For many, the study of music is rewarding intrinsically, and the learning process is a goal unto itself. However, active engagement in this form of art also has some long-lasting cognitive performance benefits that include but aren’t necessarily limited to memory, concentration, confidence, and self-discipline. Moreover, it extends from childhood to oldness.
Not many people realize that music training can enhance impulse control, which refers to the ability of a person to keep themselves from specific actions or behaviors. Some examples include not giving in to the temptation of indulging in unhealthy food or remaining calm in tense situations. This is essential because self-control usually leads to much better outcomes than engaging in impulsive actions, from academic and coping skills to developing strong and meaningful relationships.
Evidence has also shown that it can be a powerful tool for helping children intellectually and emotionally. Additionally, apart from improving sound sensitivity, research has found that training in music can lead to heightened reasoning skills.
The formal practice of music generally involves several cognitively tricky elements, such as prolonged periods of attention and control and retaining passages in memory. As a result, it can help individuals strengthen their concentration more than they would have. For example, one study has shown that its dependence on sustained attention has been attributed to an improvement in memory for people over sixty who had gotten piano training for a period of six months more than those that don’t. This is why learning music is recommended for children and adults.
Learning a musical instrument is an excellent way to build confidence, and as you might know, having high self-confidence can lead to a more positive self-image. Those with a positive self-image are likely to impact an individual’s decision-making ability, emotional health, relationships, and overall well-being. It can also inspire and influence motivation to take on challenges and take advantage of opportunities they may have missed out on.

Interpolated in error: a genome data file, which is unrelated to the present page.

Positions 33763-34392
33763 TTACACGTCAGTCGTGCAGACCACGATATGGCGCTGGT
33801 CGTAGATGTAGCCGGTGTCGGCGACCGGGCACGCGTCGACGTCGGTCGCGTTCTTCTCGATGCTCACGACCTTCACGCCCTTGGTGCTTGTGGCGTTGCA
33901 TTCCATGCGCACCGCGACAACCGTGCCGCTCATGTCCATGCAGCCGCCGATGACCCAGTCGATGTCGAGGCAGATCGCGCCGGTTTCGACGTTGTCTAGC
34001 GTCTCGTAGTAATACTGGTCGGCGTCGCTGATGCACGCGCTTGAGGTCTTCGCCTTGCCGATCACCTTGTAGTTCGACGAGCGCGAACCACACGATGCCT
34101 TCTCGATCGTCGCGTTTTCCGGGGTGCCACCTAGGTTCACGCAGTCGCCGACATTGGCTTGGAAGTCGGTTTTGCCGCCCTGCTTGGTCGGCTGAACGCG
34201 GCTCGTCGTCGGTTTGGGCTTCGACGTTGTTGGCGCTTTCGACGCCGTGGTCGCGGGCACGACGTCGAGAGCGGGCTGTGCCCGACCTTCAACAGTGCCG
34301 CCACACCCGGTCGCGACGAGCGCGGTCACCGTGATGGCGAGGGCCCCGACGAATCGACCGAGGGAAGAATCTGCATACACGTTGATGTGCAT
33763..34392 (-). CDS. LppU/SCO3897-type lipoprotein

Neuroplasticity—alternatively known as brain plasticity or neural plasticity—is the brain’s neural network’s ability to make changes, grow, and reorganize. In other words, it’s how the brain can be rewired to operate and function in ways that may differ from how it may have previously performed. You could even argue that it’s the foundation of learning for the mind. However, as we age, this part of the brain can decline, much like everything else.
The brain is not unlike clay, which can be molded through its environment. In its earliest years, it was very plastic. The good news is that some neuroplasticity remains with us in our lifespans, even in our advanced years. Turning music into leisure can provide a buffer to defend against cognitive impairment.
Training in music can force unique demands out of our brains. However, these challenges bring about specific benefits or cognitive skills and overall performance. It’s one of the few things that it has in connection with visual arts. So if the abovementioned benefits interest you, try taking up music. It can be rewarding as it is fulfilling.
1st and featured image from https://pixabay.com/photos/hands-guitar-instrument-music-play-1851426/
2nd image from https://pixabay.com/photos/violin-violinist-music-classic-374096/